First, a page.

- Listen to the This American Life retraction
- KQED interview with Rob Schmitz
- Update Monday: Daisey pushes back in blog post
Marketplace's China correspondent, Rob Schmitz, who first tipped off "This American Life" that some aspects of Daisey's "The Agony and Ecstasy of Steve Jobs" did not jibe with his experience of Foxconn, reports on what led him to believe parts of Daisey's show were fiction. In the audio, you'll hear Schmitz and "This American Life" host Ira Glass confront Daisey personally...
From the transcript. (The Cathy mentioned is Cathy Lee, Daisey's translator during his trip to the Foxconn factory in China, who revealed that various details Daisey used in his monologue were false.)
Rob Schmitz: Cathy says you did not talk to workers who were poisoned with hexane.
Mike Daisey: That’s correct.
RS: So you lied about that? That wasn’t what you saw?
MD: I wouldn’t express it that way.
RS: How would you express it?
MD: I would say that I wanted to tell a story that captured the totality of my trip.
Ira Glass: Did you meet workers like that? Or did you just read about the issue?
MD: I met workers in, um, Hong Kong, going to Apple protests who had not been poisoned by hexane but had known people who had been, and it was a constant conversation among those workers.
IG: So you didn’t meet an actual worker who’d been poisoned by hexane.
MD: That’s correct.
Daisey apologized to Ira Glass for not telling the truth to him and his listeners.
“Look. I’m not going to say that I didn’t take a few shortcuts in my passion to be heard. But I stand behind the work,” Daisey said. “My mistake, the mistake I truly regret, is that I had it on your show as journalism. And it’s not journalism. It’s theater.”
Schmitz also reports the following:
What makes this a little complicated is that the things Daisey lied about seeing are things that have actually happened in China: Workers making Apple products have been poisoned by Hexane. Apple’s own audits show (PDF) the company has caught underage workers at a handful of its suppliers. These things are rare, but together, they form an easy-to-understand narrative about Apple.
Read the full transcript here.
KQED's Kelly Wilkinson this afternoon talked to Rob Schmitz about the Daisey situation. Edited transcript:
HOST KELLY WILKINSON: Walk us through what happened when you heard about this. How did this all start?
ROB SCHMITZ: Well, this started because I’m a listener to “This American Life.” I listen to the podcasts at my home in Shanghai. And I heard the broadcast that featured the adaptation of Mike Daisey’s play. And when I heard that, there were a few things in it that didn’t ring true to me as somebody who lives and works in China.
One of those things was he mentioned that he went to the gates of Foxconn and he saw the guards outside with guns. And I reported from several factories in China and I’ve never seen security guards with guns. In fact, security guards cannot have guns in China. It’s illegal. Only the military and the police can have guns in China.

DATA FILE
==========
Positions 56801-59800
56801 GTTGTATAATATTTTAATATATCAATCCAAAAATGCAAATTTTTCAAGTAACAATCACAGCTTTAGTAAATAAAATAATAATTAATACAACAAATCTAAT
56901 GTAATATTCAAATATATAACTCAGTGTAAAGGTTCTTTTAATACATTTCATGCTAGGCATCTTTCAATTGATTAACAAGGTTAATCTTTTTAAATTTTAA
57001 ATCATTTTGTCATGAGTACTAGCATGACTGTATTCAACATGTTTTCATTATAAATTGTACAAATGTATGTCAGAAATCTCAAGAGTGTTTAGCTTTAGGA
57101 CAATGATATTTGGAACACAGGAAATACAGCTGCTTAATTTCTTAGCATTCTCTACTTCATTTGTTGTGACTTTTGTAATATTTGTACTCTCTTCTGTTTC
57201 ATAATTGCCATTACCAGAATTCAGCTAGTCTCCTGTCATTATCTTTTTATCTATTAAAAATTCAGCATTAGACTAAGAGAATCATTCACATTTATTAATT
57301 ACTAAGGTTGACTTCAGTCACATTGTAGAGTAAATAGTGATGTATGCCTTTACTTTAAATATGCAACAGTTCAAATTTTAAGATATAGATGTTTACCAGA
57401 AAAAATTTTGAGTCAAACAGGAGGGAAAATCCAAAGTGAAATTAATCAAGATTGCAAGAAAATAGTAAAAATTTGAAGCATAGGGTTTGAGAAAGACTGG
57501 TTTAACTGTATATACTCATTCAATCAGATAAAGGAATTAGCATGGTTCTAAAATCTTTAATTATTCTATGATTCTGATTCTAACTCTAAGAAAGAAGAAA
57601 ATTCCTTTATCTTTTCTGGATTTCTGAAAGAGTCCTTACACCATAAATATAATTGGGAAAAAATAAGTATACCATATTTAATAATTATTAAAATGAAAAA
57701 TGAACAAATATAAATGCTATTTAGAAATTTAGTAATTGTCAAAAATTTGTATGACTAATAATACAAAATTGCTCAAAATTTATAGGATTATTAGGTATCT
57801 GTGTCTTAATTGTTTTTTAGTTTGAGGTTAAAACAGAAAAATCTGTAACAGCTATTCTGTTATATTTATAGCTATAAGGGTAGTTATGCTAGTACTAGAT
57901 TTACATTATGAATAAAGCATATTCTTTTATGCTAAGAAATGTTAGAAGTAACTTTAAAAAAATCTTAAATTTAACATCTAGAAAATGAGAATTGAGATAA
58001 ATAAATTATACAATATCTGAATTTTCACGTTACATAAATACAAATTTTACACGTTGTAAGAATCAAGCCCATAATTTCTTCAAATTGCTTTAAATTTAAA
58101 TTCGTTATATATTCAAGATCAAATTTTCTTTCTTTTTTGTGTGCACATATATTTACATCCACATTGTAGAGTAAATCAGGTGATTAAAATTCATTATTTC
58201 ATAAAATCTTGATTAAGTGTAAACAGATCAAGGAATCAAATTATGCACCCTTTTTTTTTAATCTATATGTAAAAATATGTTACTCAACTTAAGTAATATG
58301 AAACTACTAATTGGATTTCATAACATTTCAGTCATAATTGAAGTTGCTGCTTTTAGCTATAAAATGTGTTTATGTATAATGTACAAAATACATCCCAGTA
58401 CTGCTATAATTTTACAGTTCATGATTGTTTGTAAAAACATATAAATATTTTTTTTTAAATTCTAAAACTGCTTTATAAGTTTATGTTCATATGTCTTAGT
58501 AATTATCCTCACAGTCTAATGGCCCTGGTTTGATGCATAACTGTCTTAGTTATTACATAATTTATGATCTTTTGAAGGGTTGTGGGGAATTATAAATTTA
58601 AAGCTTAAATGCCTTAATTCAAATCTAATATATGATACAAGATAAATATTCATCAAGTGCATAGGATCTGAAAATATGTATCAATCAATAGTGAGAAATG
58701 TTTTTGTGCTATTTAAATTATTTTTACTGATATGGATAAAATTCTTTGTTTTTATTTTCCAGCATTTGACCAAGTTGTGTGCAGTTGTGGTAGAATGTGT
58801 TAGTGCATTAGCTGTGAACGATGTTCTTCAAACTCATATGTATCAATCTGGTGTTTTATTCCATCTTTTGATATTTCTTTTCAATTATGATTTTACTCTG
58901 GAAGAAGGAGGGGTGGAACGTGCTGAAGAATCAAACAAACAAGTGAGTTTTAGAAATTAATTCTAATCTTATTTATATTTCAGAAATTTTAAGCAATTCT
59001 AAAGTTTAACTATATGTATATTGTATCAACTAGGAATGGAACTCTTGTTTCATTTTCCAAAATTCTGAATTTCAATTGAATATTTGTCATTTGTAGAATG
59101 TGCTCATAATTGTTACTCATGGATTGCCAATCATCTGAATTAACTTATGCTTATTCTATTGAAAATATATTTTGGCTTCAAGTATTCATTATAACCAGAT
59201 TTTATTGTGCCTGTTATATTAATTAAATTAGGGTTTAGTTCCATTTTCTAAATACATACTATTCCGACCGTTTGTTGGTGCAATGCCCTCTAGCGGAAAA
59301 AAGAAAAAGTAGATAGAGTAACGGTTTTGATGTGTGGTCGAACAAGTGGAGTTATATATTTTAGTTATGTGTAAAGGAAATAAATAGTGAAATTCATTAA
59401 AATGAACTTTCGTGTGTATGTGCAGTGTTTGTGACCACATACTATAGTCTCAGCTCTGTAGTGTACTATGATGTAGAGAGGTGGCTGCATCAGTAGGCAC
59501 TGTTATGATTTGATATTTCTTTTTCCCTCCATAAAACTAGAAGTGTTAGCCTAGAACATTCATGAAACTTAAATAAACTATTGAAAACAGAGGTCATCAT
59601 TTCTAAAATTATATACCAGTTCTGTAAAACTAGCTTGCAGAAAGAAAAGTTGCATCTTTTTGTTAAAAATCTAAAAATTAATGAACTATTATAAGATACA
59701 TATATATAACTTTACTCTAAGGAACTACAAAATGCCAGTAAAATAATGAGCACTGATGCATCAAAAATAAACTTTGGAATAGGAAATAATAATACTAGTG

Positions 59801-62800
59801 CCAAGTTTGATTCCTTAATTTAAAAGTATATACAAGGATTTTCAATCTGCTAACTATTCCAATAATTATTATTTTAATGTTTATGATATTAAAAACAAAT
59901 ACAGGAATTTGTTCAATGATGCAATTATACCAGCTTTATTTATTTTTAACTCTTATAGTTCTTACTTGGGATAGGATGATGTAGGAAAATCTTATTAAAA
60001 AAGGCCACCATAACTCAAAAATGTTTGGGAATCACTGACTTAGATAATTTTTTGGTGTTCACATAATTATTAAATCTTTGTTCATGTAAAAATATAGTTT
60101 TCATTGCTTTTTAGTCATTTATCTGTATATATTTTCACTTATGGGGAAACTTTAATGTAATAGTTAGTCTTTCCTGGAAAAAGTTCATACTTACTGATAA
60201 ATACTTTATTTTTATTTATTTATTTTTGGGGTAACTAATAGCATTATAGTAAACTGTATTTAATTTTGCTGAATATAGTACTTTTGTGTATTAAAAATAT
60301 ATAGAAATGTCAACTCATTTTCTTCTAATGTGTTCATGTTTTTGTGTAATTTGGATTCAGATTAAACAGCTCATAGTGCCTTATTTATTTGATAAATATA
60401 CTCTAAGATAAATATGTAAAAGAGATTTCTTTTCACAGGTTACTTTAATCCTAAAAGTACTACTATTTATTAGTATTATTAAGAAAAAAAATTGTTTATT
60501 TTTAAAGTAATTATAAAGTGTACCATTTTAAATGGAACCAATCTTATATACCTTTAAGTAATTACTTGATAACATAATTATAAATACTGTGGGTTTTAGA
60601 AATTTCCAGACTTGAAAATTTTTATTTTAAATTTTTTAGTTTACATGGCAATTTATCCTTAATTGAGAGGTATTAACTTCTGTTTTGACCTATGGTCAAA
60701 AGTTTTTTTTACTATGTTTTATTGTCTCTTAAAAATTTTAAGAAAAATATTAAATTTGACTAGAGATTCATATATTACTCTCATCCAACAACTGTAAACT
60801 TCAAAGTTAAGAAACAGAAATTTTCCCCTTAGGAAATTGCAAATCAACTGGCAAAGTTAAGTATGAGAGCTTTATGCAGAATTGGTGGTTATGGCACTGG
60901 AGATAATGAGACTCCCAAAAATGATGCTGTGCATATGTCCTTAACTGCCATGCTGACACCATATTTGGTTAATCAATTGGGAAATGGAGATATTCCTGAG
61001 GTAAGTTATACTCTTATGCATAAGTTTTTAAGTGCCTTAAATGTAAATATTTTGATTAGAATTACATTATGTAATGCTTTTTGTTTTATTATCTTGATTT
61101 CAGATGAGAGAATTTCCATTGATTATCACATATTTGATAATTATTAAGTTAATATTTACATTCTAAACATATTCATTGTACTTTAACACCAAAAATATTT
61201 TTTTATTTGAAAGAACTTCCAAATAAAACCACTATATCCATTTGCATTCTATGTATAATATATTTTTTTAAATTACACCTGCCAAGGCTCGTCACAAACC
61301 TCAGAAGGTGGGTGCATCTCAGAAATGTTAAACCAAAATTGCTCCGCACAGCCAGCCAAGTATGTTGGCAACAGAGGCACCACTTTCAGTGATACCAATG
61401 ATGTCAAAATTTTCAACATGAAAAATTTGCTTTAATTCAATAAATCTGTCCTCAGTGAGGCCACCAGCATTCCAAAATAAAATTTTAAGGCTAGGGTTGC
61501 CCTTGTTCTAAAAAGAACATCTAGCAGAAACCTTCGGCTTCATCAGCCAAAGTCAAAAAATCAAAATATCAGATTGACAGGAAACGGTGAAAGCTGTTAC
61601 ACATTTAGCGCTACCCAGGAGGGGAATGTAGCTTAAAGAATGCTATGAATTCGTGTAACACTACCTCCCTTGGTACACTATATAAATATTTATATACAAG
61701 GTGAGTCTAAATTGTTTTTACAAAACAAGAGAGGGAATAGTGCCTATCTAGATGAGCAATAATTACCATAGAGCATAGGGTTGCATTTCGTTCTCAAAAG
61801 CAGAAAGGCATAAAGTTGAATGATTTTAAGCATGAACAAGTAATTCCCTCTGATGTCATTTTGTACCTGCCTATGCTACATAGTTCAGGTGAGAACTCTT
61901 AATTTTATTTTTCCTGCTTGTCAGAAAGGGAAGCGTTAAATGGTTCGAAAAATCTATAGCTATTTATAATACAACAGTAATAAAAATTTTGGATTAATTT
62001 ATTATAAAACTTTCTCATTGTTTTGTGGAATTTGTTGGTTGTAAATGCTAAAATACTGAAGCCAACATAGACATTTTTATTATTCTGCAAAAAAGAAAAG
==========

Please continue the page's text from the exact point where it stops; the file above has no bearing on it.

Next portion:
There’s also another part where he talks about meeting with factory workers who met in secret unions and have these meetings at Starbucks. And factory workers in China make about $200, $300 a month, and Starbucks is pricier here than it is in the States. So it didn’t make sense to me that factory workers who make so little would be meeting at Starbucks.
WILKINSON: So then you found his translator, and what happened from there?
SCHMITZ: I was able to find his translator, and I called her and confirmed she worked with Mike Daisey.
WILKINSON: Rob, how hard was that to find her?
He’s allowed journalists to treat him like a journalist.
SCHMITZ: It wasn’t difficult at all. I did a Google search, and within about 10 seconds I found her phone number. When I found her, I asked her some of the details that were in the monologue, and she said that she didn’t remember it that way. And so at that point I decided to fly to Shenzhen to talk to her in person. And I downloaded a transcript of Mike Daisey’s monologue.
I went to the gates of Foxconn where he went with his translator, Cathy Lee, and while we were there in front of Foxconn I went point by point through the transcript with her to confirm what happened and what didn’t happen. And I discovered that many of the details in his play, according to his translator, did not happen.
WILKINSON: What kind of details?
SCHMITZ: Well, for example, there’s a point in the monologue where he meets workers who he says were poisoned by a neurotoxin called N-hexane. He says their hands shake uncontrollably, and they can’t pick up a glass. She doesn’t remember meeting workers like that at all. And when I confronted Mike Daisey about this, he admitted that he did not see that.
WILKINSON: How did you come to interview Mike Daisey?
SCHMITZ: I’m the China correspondent for “Marketplace,” so the reporting that I do, I present to my editors, and my editors then presented what they had to “This American Life.” At that point, they decided that a collaboration would be a good idea. I was then called by Ira Glass the next day, and at that point Ira set up an interview with Mike Daisey for both of us at the same time. We actually interviewed him on two separate occasions in the past week-and-a-half.
WILKINSON: Talk about what he said when you confronted him with your investigation.
SCHMITZ: Some of the details he admitted that he did not tell the truth about. He also admitted that he lied to the producers of “This American Life” when they were fact-checking this.